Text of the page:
Ferri: Dealing With Volatility The Right Way

Doing nothing as markets turn volatile may be hard, but it's the right thing to do.

Reviewed by: Richard Ferri
Edited by: Richard Ferri

Doing nothing as markets turn volatile may be hard, but it's the right thing to do.

Volatility. Investors hate it. Any downturn in stocks creates fear for even the most experienced investor. We can’t get around it. The feeling is natural. When something is cutting away at our net worth, we want to stop it. “It would be nice to have my money in cash right now,” our minds tell us, even though we know that’s not in our best long-term interest.

How do we deal with this?

The most common remedy to all stock market volatility is to tell ourselves to ignore it. “Let it be,” as the Beatles would say. “This too shall pass,” as the old saying goes. “Stocks will recover,” we tell ourselves, “it’s just a matter of time.”

Ignoring volatility can work, but it’s like ignoring an earthquake. The landscape is shifting before our eyes and the future is suddenly unknown. Feeling the ground rumble in an earthquake is alarming no matter how many times we’ve felt it before. The natural tendency is to be afraid. And the longer it goes on, the more intense, the greater our fear.

Unfortunately, there is not much we can do about an earthquake. It’s not as though we can leave the area or elevate ourselves above the mayhem. We endure it until the tremors stop. That’s not true about market volatility. You have a choice to stay or leave.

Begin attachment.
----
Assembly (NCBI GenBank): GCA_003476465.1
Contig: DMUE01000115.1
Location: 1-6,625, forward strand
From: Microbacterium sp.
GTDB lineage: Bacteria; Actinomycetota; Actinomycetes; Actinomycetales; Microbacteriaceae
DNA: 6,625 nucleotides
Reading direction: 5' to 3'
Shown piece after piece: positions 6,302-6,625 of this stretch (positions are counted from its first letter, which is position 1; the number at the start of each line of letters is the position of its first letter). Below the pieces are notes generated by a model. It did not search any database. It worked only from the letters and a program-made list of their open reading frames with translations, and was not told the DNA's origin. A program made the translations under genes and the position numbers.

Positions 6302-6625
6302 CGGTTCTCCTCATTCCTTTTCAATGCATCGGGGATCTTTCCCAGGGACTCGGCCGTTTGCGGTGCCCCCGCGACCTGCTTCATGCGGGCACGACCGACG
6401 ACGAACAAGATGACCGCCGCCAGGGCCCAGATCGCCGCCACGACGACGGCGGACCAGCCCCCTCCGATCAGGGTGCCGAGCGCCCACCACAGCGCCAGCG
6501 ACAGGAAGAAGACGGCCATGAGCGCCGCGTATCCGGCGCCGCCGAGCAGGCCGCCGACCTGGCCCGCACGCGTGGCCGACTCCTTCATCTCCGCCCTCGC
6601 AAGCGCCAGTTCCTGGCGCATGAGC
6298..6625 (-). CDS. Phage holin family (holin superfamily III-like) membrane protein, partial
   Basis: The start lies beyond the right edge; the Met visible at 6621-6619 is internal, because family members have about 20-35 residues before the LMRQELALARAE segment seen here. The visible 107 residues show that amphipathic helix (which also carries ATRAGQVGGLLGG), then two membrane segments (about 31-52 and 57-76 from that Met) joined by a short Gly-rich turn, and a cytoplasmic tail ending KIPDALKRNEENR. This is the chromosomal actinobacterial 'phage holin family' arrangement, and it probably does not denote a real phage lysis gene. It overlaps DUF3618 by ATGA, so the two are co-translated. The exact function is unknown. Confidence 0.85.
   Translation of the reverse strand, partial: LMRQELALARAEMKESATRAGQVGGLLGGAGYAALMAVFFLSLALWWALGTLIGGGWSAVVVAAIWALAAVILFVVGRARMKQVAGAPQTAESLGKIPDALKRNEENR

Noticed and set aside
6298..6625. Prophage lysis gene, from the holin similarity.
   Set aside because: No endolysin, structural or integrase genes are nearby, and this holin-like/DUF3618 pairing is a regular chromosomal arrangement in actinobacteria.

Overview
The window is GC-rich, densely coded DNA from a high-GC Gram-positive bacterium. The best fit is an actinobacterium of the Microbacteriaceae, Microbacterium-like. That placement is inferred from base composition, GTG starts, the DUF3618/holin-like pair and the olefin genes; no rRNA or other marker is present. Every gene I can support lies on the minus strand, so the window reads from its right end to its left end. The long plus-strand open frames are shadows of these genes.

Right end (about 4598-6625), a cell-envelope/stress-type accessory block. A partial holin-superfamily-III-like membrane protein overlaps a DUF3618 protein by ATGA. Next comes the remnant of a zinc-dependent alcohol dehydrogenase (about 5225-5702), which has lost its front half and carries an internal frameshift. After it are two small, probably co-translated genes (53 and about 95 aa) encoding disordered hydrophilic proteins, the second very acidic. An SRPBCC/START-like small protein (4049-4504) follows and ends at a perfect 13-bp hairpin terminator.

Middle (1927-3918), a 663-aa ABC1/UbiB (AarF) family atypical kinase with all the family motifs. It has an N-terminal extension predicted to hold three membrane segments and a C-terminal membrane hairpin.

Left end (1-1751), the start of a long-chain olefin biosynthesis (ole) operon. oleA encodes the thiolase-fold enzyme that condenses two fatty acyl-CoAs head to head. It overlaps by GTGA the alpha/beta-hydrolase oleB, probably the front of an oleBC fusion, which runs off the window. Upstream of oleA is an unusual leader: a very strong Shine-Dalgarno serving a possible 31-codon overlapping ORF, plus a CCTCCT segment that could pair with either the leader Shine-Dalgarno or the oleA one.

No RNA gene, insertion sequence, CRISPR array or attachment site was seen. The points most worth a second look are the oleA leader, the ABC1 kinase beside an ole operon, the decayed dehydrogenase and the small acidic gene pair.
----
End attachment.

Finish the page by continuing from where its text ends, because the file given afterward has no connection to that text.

Here’s the problem. Leaving the stock market in the middle of volatility is generally a bad idea because it’s done out of fear. People make the biggest investment mistakes when they’re fearful. It’s even more powerful than greed.

Nobel laureate Daniel Kahneman believes the response to a price drop elicits a stronger emotion than a response to an equal price gain. Some people fear loss twice as much as they relish success. This makes fear a powerful enemy of an otherwise level-headed investor.

If you feel the urge to exit the market during a volatile period, you would do well to remember that you picked your equity allocation willingly and likely during a period when you weren’t emotional. No one forced you to pick this spot on the risk-and-return curve. You did it in good conscience and for good reason. The trick is to recognize Kahneman’s observation that the fear of loss is more powerful than the joy of a gain, and that you’re experiencing that now.

You may be saying, “Rick seems pretty confident the market will recover. What if this time it’s different?” If you believe the stock market may not come back this time, then you have much more to worry about than your investment portfolio.

The U.S. is the leading capitalist economy in the world. If companies don’t make money in the long run, the entire global economic system would collapse.

The answer to stock market volatility is to let it happen. Complain about it if you wish, scream about it if it makes you feel better, but don’t do anything about it. Yes, it’s a painful solution. But it’s the right solution. The stock market will recover and move higher. It always does.

For a full list of relevant disclosures, click here.

Rick Ferri, founder of Michigan-based Portfolio Solutions, is a widely recognized index investor and the author of several books on index investing.


Richard Ferri, CFA, is founder and managing partner of Portfolio Solutions. He directs the firm's research and education, and is head of the Investment Committee. Ferri writes regularly for the Wall Street Journal, Forbes, the Journal of Financial Planning and his own blog at www.RickFerri.com.